The woman in the TikTok video secretly mixes melatonin gummy bears into a bag of candy and hands them to her child. Cut, next sequence: The child is lying in his bed and sleeping soundly. Videos like these abound on social media. With titles like “How to Get Your Child to Sleep in Under 5 Minutes,” parents promote melatonin supplements as an absolute miracle cure for children who just won’t fall asleep.

In fact, melatonin plays an essential role in falling asleep. The natural hormone is produced in the pineal gland in the human brain and is activated when it gets dark. “Everyone knows vitamin D, it is the hormone of the day,” explains pediatrician Ekkehart Paditz, who is a member of the German Society for Sleep Medicine and Sleep Research (DGSM). “Melatonin is the antagonist, it is the hormone of the night.”

There are numerous over-the-counter dietary supplements containing melatonin available online and in drugstores, most of which are for adults. They promise quick sleep and an end to sleep disorders. They are available in the form of tablets, sprays, teas, drops and gummies.

Little is known about melatonin metabolism in infants

Pediatrician Paditz advises against giving one of these products to your own children without consulting a doctor. So far, too little is known about the breakdown pathways of melatonin in infants and small children, says the doctor. What is certain is that their melatonin metabolism is slower. In addition, there are significant concentration fluctuations in the nutritional supplements tested in studies. “It would be disastrous if parents spent money on bags that don’t come from the doctor’s prescription pad or the pharmacy.”

More than 700 products containing melatonin have been reported to the Federal Office of Consumer Protection and Food Safety (BVL) since 2011, a spokesman said upon request. But that doesn’t mean that each of the products was brought onto the market.

According to Paditz, there have been several deaths of small children in the USA in recent years that were linked to greatly increased melatonin levels. In a US study, researchers reported, among other things, a case in which parents regularly gave their three-month-old child between eight and ten doses of a high-dose melatonin product per day. It could not be conclusively clarified whether an overdose of the hormone led to the child’s death.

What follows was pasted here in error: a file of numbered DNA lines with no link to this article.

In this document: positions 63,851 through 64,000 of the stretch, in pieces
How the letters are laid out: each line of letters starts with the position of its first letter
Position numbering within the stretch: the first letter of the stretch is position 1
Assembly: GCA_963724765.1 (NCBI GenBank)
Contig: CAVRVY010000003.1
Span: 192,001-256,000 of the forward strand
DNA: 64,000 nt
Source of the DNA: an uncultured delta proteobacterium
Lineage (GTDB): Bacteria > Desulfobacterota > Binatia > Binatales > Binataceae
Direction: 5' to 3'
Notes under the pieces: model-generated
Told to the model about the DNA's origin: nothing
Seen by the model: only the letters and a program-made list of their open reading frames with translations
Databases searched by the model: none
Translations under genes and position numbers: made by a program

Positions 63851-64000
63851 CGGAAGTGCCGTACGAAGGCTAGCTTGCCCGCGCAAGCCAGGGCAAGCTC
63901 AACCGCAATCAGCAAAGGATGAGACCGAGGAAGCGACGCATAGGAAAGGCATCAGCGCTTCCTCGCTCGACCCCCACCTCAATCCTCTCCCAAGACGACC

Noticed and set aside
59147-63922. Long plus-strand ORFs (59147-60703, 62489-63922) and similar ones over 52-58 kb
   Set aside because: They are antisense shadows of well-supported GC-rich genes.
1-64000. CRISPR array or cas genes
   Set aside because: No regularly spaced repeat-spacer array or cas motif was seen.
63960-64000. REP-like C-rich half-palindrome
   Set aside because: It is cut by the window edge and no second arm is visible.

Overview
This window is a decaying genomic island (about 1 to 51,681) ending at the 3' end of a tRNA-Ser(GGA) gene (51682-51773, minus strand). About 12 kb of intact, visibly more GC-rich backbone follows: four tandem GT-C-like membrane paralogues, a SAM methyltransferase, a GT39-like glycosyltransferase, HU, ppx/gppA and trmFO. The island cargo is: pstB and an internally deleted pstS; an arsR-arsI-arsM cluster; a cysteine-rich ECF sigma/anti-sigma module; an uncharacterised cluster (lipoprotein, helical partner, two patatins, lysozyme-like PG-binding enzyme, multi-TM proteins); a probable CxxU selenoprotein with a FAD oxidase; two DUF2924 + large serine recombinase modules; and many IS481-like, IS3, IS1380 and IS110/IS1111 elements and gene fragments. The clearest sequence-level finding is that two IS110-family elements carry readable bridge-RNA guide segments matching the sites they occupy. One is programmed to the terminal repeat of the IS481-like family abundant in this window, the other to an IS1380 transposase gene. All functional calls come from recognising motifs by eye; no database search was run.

Melatonin can be prescribed by prescription

If children suffer from serious sleep disorders, parents should not rely on over-the-counter remedies, says Paditz. “Parents run quite a risk that potentially serious illnesses may be overlooked.” A brain tumor, for example, can also cause sleep disorders. The pediatrician therefore advises: “Children belong to the pediatrician.”

Melatonin can be prescribed by prescription for affected children and adolescents. A corresponding medication for children aged two and over has been available in Germany for several years. “An approved medication that is dispensed through the pharmacy obviously offers much greater security,” says Paditz.

The health insurance company only covers the costs of the preparation in two specific cases. On the one hand, this applies to children with an autism spectrum disorder, of whom, according to Paditz, between 20 to 40 percent suffer from sleep disorders. On the other hand, the costs are covered for minors with Smith-Magenis syndrome, a rare disease in which the day-night rhythm is disturbed.

According to Paditz, the dose should generally be as low as possible. Depending on your age, he recommends taking between 0.25 and 0.5 milligrams of the melatonin medication before bed.

At the DGSM annual congress, which will take place between December 7th and 9th in Berlin, he and his colleagues want to present a medical guideline for the use of melatonin in children and adolescents with sleep disorders. According to the manufacturers, the gummy bears with melatonin sometimes contain between 0.5 and 1 milligrams of melatonin per gummy.

Pediatricians recommend sleep routines

The drug is rarely used in practice, says Jakob Maske, spokesman for the professional association of pediatricians. “Sleep disorders requiring treatment occur primarily in severely chronically ill children with intellectual disabilities who have difficulty falling asleep at a young age,” says the pediatrician. He warns against using melatonin uncritically.

Rather, it is important to find out what the cause of the sleep disorder could be when you visit a doctor. “We see again and again that children and young people have problems falling asleep because they use their cell phones excessively or watch films before falling asleep,” says Maske. “Most of the time, the problems go away when parents follow the tips for introducing sleep hygiene.”

According to Paditz, this includes developing routines and winding down before going to sleep. Finally, stress, worries and fears also play a role in falling asleep. Parents could give children a soothing pat on the head in bed, read them a book, or sing a lullaby.